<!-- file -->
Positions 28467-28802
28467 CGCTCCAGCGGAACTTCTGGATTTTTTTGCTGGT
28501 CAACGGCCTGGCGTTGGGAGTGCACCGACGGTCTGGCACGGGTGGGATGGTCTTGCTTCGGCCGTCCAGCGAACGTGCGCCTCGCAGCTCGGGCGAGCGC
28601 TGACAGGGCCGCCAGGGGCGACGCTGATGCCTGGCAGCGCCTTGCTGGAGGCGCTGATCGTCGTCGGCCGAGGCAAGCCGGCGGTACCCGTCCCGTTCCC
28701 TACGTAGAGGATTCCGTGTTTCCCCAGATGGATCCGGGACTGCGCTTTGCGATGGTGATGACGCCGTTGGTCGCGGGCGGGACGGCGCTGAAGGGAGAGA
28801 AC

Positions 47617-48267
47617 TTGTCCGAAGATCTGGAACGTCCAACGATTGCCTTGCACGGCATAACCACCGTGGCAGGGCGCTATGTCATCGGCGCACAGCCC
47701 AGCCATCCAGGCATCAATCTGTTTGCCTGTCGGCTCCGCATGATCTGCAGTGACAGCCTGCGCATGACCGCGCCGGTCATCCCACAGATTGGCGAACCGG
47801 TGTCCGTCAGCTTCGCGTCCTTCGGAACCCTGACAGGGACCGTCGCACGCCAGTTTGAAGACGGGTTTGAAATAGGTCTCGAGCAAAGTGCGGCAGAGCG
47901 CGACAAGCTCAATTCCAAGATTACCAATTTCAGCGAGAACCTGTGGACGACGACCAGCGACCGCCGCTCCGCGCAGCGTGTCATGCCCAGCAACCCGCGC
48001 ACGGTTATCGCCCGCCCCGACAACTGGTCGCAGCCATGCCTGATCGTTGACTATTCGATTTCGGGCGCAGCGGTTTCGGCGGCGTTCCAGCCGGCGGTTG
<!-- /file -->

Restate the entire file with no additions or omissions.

Positions 28467-28802
28467 CGCTCCAGCGGAACTTCTGGATTTTTTTGCTGGT
28501 CAACGGCCTGGCGTTGGGAGTGCACCGACGGTCTGGCACGGGTGGGATGGTCTTGCTTCGGCCGTCCAGCGAACGTGCGCCTCGCAGCTCGGGCGAGCGC
28601 TGACAGGGCCGCCAGGGGCGACGCTGATGCCTGGCAGCGCCTTGCTGGAGGCGCTGATCGTCGTCGGCCGAGGCAAGCCGGCGGTACCCGTCCCGTTCCC
28701 TACGTAGAGGATTCCGTGTTTCCCCAGATGGATCCGGGACTGCGCTTTGCGATGGTGATGACGCCGTTGGTCGCGGGCGGGACGGCGCTGAAGGGAGAGA
28801 AC

Positions 47617-48267
47617 TTGTCCGAAGATCTGGAACGTCCAACGATTGCCTTGCACGGCATAACCACCGTGGCAGGGCGCTATGTCATCGGCGCACAGCCC
47701 AGCCATCCAGGCATCAATCTGTTTGCCTGTCGGCTCCGCATGATCTGCAGTGACAGCCTGCGCATGACCGCGCCGGTCATCCCACAGATTGGCGAACCGG
47801 TGTCCGTCAGCTTCGCGTCCTTCGGAACCCTGACAGGGACCGTCGCACGCCAGTTTGAAGACGGGTTTGAAATAGGTCTCGAGCAAAGTGCGGCAGAGCG
47901 CGACAAGCTCAATTCCAAGATTACCAATTTCAGCGAGAACCTGTGGACGACGACCAGCGACCGCCGCTCCGCGCAGCGTGTCATGCCCAGCAACCCGCGC
48001 ACGGTTATCGCCCGCCCCGACAACTGGTCGCAGCCATGCCTGATCGTTGACTATTCGATTTCGGGCGCAGCGGTTTCGGCGGCGTTCCAGCCGGCGGTTG